Non-Academic Factors that Predict Persistence of Non-Traditional Students Attending Community College in the Commonwealth of Virginia

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Virginia Tech

Community colleges across the country have continued to expand since the inception of Joliet
Junior College in 1901. The American Association of Community Colleges (AACC, 2010) reported that there are 1,173 community colleges in America, of which 987 are public institutions of higher learning. Additional statistics indicate that there are almost twelve million students enrolled in the community college system (AACC, 2010). Over the years many changes have occurred that affect who attends community college, no change more
significant than the focus on meeting the needs of a diverse population. Many unique characteristics, such as being of minority status, being financially disadvantaged, and being a first- generation American make up this diverse new student population. Another unique characteristic of the new student population is being of non-traditional age, which is defined as 25 years old or older (Bean & Metzner, 1985; Cohen & Brawer, 1989; Crosta, Calcagno, Jenkins, & Bailey 2006). Little empirical research has been conducted examining this new population of non-traditional students' ability to complete their goals when selecting to attend community college, especially in the state of Virginia (Sorey, 2006). Through quantitative methodology, utilizing a cross-sectional design, the purpose of this study was to identify non-academic social and emotional factors that are related to the ability of nontraditional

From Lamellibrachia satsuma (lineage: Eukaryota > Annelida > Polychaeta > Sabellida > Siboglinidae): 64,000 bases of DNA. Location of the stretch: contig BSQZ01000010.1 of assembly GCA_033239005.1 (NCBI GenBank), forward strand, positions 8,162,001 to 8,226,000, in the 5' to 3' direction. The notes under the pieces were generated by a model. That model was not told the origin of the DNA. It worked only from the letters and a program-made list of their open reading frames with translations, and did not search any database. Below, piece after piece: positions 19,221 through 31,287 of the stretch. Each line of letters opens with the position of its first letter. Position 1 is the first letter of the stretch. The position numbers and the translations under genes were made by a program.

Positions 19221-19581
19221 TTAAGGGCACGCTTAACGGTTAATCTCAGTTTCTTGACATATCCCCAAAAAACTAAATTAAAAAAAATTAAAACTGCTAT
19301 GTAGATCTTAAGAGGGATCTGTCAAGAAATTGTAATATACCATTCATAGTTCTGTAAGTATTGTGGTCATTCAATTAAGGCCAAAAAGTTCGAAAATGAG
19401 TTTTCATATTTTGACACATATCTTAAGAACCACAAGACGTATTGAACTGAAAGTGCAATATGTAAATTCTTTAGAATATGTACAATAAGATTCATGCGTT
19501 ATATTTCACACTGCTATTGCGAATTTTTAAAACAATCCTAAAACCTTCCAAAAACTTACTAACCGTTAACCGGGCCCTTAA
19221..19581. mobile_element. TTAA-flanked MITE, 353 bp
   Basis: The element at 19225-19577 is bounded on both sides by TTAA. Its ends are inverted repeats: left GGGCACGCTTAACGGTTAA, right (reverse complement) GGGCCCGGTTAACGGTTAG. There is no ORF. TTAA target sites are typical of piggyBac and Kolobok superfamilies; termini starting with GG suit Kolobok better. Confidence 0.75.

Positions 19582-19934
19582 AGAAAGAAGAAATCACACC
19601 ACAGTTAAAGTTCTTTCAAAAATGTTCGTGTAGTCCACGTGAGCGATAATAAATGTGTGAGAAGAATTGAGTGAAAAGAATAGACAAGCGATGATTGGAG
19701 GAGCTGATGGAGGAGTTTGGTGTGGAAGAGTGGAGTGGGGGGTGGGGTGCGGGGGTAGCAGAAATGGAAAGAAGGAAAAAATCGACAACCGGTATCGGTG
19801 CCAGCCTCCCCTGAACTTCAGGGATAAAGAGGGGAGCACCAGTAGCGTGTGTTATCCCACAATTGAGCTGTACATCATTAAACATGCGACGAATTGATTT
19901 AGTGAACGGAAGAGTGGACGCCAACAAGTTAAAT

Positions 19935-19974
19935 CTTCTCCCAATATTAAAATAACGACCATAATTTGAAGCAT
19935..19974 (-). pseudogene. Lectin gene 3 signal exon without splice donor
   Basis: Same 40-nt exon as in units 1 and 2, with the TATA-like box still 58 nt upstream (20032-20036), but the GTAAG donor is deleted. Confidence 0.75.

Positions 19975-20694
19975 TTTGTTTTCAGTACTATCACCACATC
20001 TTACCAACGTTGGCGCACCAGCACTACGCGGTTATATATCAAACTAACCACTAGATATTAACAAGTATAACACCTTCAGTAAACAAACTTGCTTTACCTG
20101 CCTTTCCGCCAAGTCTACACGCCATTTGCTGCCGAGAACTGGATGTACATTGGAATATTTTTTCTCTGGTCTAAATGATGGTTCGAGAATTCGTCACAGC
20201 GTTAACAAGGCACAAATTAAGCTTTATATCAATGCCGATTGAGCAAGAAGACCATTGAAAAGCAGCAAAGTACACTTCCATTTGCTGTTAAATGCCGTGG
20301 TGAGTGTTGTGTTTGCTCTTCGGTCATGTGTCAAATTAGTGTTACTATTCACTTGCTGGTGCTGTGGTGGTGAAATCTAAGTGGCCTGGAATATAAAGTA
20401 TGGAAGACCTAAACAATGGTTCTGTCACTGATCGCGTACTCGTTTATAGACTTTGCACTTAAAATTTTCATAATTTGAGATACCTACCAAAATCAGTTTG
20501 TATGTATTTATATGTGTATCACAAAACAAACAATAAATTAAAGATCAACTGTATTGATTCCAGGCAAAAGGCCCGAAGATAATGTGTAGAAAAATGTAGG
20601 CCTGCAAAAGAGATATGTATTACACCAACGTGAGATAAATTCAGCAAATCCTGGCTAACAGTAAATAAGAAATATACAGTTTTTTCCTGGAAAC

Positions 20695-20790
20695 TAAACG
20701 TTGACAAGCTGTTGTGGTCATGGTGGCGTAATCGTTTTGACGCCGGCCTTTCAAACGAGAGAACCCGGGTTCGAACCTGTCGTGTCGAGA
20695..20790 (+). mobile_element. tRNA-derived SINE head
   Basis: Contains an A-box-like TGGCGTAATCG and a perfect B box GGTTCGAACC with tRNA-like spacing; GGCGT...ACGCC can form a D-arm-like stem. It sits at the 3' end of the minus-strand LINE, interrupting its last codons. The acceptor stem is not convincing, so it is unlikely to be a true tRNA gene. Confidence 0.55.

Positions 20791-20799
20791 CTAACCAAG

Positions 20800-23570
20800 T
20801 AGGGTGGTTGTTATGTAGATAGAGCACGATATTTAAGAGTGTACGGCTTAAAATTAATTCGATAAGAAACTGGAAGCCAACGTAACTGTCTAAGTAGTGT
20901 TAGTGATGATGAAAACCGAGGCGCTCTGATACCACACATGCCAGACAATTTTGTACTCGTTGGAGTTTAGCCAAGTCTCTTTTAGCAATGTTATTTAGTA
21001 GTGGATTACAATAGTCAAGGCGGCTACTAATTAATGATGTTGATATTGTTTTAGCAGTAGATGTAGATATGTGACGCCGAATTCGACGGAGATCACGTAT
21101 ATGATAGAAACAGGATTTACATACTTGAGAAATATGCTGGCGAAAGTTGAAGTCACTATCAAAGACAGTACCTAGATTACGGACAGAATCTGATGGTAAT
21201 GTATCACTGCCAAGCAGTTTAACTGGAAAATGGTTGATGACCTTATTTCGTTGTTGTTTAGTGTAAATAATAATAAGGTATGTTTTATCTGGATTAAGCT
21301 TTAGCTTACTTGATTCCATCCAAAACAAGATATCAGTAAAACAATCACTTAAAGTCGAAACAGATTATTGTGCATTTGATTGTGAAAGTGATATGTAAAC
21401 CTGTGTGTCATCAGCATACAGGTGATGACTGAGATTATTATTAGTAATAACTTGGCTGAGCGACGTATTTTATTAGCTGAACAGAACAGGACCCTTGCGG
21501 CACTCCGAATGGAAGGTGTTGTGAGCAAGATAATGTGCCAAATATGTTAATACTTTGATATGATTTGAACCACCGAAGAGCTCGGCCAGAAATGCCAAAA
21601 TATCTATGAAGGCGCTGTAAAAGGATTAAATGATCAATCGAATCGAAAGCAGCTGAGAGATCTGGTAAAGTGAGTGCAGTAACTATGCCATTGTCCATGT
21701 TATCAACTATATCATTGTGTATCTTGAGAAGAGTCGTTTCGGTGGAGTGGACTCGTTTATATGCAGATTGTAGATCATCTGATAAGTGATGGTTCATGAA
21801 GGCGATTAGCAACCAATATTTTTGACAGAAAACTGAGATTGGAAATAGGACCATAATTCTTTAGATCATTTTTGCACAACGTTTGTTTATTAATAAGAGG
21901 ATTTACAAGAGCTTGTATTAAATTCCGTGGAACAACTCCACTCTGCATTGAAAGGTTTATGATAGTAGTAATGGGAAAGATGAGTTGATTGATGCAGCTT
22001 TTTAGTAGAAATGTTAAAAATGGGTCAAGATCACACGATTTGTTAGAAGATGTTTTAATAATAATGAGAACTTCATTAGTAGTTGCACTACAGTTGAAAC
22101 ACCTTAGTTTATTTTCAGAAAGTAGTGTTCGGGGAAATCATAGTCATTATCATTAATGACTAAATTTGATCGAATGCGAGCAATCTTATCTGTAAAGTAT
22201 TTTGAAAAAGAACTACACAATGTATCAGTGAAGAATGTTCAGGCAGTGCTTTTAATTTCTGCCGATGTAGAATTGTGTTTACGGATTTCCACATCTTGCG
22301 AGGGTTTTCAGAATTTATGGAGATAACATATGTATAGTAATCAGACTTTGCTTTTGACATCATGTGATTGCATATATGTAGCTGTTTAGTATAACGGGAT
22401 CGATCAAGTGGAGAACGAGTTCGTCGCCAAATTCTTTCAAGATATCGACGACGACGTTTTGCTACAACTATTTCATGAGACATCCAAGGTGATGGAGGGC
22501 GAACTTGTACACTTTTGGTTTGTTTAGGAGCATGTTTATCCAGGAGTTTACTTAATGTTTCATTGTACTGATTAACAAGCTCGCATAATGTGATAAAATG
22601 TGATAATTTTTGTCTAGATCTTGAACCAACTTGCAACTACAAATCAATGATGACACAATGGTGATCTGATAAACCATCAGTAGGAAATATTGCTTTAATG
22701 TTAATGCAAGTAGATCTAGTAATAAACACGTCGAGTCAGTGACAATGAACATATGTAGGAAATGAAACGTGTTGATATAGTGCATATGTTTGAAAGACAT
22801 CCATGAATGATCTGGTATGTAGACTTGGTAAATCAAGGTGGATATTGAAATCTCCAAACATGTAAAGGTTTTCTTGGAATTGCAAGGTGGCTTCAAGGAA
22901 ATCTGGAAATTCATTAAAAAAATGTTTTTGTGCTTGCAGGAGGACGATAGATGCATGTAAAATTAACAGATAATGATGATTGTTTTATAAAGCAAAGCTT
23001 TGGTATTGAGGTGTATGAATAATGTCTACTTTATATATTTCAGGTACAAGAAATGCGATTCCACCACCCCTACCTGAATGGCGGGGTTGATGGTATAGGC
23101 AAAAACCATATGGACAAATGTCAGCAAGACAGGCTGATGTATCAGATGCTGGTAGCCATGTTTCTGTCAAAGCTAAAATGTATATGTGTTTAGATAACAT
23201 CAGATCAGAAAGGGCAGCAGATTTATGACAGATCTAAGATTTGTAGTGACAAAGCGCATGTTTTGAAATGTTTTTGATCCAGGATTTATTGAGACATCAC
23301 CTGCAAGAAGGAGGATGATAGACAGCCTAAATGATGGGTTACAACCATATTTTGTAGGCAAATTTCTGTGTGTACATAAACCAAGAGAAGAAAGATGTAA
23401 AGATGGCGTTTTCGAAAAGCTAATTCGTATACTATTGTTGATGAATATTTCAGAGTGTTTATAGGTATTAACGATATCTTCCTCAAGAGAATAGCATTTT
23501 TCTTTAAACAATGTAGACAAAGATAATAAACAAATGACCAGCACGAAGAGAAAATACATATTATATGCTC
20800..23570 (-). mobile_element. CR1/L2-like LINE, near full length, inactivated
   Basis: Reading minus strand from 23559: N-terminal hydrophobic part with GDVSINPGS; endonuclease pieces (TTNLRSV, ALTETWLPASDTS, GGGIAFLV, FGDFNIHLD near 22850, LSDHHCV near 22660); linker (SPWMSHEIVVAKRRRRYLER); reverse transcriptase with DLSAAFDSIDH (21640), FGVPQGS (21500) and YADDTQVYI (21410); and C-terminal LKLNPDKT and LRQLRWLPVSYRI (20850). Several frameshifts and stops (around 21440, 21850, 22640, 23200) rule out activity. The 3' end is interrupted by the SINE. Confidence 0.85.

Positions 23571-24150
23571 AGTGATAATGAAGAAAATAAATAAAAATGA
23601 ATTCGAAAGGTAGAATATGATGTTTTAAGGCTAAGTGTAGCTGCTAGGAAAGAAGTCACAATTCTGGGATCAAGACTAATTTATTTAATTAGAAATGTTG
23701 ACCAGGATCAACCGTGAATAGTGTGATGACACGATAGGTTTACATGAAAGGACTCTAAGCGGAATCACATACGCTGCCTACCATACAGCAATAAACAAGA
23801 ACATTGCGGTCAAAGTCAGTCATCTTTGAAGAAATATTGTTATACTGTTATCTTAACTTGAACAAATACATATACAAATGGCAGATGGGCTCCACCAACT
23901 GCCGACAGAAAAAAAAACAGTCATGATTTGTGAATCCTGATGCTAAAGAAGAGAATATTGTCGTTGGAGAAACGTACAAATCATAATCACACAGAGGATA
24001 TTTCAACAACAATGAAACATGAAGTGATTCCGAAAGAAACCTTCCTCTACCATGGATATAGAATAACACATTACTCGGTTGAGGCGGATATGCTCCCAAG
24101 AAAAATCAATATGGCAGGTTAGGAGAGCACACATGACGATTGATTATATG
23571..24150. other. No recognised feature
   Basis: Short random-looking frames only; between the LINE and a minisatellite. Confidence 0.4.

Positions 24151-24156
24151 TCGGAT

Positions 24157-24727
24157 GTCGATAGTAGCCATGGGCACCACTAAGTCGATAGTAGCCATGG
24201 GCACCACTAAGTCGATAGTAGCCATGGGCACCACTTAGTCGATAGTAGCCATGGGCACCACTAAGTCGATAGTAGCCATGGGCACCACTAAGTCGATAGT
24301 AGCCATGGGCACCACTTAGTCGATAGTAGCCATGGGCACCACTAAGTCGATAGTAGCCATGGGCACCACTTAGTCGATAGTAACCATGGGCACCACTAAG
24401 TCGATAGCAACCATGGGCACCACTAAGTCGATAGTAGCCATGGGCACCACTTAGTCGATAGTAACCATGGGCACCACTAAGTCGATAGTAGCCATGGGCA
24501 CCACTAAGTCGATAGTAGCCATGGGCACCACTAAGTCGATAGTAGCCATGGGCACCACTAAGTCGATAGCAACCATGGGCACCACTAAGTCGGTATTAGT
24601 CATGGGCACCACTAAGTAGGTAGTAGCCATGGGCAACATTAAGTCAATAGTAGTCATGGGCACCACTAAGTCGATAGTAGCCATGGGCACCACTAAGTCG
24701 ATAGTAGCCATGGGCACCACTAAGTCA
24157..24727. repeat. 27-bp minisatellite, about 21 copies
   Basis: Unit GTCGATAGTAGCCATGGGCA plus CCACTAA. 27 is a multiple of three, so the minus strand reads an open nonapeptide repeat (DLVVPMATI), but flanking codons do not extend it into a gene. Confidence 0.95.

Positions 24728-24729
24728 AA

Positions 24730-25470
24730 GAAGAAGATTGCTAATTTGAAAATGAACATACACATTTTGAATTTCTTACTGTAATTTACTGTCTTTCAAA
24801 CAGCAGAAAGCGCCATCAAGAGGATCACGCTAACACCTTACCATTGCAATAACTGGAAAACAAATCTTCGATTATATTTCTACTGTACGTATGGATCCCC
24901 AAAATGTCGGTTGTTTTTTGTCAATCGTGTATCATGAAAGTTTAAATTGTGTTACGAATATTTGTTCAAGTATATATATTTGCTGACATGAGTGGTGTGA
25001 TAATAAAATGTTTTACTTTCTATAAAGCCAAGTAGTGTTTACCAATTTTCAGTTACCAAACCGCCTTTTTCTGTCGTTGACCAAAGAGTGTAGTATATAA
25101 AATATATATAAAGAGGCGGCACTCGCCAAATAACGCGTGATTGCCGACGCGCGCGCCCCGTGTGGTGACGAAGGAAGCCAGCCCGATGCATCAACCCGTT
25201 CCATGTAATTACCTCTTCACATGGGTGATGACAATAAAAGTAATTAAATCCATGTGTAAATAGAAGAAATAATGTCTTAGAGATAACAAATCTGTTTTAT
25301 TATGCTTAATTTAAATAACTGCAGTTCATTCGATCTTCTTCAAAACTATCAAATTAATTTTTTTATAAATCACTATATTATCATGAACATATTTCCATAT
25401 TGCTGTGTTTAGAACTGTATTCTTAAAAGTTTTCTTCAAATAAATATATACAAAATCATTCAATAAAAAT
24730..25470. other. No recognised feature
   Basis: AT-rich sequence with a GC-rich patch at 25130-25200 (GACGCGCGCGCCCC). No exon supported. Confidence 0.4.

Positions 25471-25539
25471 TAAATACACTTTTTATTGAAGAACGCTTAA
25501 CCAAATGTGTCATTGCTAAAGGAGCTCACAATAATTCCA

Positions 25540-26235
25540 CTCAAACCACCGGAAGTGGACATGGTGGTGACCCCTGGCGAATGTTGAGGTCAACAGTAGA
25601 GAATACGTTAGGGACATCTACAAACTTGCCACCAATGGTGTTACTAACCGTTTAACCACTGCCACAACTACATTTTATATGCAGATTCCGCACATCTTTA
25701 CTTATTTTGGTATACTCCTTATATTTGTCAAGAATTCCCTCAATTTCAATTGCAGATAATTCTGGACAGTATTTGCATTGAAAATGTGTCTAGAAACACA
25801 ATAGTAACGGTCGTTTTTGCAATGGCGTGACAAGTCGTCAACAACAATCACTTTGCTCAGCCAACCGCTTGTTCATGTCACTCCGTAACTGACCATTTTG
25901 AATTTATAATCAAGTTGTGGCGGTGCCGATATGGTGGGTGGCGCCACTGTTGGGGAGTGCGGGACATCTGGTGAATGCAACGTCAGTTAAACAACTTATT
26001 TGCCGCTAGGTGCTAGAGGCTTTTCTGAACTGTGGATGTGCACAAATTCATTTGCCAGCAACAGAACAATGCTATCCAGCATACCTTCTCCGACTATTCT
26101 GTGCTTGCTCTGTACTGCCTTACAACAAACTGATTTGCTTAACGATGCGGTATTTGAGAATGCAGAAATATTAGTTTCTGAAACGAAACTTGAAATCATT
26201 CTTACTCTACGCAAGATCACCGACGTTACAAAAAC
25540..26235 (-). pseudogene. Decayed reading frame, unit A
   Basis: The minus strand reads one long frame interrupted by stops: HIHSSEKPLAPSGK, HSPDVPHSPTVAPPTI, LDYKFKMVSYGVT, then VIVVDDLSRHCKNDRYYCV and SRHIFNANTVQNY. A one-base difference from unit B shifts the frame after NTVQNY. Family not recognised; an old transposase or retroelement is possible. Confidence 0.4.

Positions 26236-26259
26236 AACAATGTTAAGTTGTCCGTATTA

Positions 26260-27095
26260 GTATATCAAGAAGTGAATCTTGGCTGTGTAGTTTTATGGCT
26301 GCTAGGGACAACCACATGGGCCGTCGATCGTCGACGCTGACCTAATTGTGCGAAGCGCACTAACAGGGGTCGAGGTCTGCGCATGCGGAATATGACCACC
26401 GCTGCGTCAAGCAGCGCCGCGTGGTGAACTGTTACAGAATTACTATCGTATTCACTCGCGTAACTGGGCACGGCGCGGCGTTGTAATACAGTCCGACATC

students to persist towards their academic goals within the Virginia Community College System (VCCS). This study included a sample of 1694 students. Their responses to an
electronic survey questionnaire of non-traditional students within the VCCS were analyzed to provide descriptive data, correlations, and mean differences. The findings indicate that
participants in this study are dealing with multiple non-academic social and emotional factors
that may require readjustment in their lives. Further participants in this study perceived
themselves as being stressed. Finally, 12.9% of participants endorsed a moderate level of
psychological distress and 4.2% of participants endorsed a serious level of psychological distress. The positive correlation between perceived stress and psychological distress supports the need of additional resources, for non-traditional students at the community college level within the Commonwealth of Virginia.

Non-traditional students, Persistence, Community College